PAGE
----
Chief-Turned-Academic Says Police Should Avoid Bullies As Officers


Police leaders should improve the selection process for officers “so that we do not put people on the job who would be bullies,” Prof. John DeCarlo, coordinator of the police studies program at John Jay College of Criminal Justice, tells NPR. DeCarlo, a former police officer and chief in Connecticut, says police training now is “very militaristic.” He adds, “We are looking, very often, for big people. Women are underrepresented wildly, and we know that women are much better at talking their way out of bad situations than big guys.”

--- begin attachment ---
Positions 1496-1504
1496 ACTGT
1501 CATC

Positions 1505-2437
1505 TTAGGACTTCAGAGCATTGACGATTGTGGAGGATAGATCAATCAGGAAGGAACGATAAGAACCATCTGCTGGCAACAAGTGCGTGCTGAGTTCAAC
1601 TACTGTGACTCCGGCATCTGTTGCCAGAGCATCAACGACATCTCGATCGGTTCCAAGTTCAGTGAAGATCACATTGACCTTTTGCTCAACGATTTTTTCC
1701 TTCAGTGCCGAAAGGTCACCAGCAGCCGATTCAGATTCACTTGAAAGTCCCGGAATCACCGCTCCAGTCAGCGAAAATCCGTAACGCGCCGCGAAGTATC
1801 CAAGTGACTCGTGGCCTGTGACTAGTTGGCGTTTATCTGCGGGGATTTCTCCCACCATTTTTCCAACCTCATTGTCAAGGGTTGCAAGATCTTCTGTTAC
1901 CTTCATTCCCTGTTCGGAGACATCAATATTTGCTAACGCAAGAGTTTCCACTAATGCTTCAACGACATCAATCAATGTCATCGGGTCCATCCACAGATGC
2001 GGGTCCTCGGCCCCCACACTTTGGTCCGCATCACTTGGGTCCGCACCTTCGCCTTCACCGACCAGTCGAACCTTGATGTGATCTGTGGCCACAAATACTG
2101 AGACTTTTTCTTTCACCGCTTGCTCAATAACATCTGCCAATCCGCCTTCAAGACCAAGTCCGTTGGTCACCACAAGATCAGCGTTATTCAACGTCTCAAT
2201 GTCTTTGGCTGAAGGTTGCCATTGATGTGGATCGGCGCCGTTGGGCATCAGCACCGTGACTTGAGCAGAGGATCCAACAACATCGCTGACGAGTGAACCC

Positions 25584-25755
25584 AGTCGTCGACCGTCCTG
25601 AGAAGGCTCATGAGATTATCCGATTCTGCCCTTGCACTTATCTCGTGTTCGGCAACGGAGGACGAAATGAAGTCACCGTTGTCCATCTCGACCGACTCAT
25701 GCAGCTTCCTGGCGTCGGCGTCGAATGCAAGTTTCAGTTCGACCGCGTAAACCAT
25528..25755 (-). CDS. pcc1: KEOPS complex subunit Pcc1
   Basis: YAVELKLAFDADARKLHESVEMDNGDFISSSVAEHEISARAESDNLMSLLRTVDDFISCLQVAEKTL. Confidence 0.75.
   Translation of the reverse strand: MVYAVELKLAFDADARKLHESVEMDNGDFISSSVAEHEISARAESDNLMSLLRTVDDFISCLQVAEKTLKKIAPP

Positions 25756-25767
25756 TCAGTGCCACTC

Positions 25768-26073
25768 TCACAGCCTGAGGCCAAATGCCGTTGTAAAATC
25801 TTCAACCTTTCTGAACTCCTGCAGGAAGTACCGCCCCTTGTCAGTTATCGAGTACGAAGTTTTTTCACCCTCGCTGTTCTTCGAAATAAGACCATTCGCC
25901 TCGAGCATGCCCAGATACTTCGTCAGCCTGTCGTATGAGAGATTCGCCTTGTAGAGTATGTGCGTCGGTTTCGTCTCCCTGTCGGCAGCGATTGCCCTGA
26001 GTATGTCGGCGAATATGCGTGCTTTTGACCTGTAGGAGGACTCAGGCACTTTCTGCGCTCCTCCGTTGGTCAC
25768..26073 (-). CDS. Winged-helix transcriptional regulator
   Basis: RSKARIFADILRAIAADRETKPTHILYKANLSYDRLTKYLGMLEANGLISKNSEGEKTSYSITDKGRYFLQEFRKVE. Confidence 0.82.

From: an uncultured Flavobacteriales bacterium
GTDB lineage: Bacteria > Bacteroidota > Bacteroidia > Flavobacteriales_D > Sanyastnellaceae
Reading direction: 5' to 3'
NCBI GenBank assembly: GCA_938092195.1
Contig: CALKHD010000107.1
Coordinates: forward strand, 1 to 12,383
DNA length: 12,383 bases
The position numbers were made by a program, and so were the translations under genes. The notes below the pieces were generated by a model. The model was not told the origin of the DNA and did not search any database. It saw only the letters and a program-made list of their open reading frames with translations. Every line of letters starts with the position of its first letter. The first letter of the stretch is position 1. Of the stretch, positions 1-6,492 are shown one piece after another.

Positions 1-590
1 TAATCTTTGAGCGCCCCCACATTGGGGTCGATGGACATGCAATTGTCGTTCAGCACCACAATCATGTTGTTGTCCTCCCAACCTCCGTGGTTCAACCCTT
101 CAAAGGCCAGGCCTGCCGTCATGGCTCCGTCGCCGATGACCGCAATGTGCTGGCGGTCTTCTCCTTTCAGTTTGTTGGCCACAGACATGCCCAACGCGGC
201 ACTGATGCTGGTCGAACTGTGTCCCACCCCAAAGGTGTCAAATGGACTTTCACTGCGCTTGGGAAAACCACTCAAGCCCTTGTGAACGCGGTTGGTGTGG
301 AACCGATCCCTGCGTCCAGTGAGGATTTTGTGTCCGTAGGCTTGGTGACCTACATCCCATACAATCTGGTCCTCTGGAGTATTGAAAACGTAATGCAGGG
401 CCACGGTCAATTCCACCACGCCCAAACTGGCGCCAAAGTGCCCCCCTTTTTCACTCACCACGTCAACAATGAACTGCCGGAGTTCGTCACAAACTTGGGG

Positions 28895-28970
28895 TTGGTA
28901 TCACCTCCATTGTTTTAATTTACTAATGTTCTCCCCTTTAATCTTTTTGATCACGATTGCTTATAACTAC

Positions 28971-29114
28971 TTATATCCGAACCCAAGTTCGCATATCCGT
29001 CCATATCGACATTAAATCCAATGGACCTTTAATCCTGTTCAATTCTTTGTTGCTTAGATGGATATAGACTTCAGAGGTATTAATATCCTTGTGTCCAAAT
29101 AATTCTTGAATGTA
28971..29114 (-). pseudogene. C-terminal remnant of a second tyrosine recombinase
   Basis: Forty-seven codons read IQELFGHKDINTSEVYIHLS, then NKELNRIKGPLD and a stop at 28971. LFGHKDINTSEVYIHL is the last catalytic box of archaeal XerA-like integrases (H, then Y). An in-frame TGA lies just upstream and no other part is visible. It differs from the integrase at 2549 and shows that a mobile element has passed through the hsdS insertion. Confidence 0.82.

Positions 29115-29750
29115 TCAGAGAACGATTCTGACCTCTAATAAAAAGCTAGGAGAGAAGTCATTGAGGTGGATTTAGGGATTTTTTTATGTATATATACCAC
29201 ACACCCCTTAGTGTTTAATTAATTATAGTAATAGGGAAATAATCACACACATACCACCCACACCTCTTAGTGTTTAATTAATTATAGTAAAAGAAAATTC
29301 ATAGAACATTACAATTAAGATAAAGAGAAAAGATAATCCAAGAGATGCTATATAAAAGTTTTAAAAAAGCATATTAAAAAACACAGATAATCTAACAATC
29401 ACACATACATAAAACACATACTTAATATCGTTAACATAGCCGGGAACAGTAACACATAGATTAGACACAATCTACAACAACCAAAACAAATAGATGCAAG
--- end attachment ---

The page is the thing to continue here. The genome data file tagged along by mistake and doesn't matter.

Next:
DeCarlo leads a seminar that draws on ideas from Plato’s “Republic,” in which the police are the guardians, the principles of Sir Robert Peel, the founder of London’s police, and President Obama’s 21st-Century Task Force on Policing. One student comments, “We need police officers to be friendly, get with the community, do their job. So be guardians, not warriors.”

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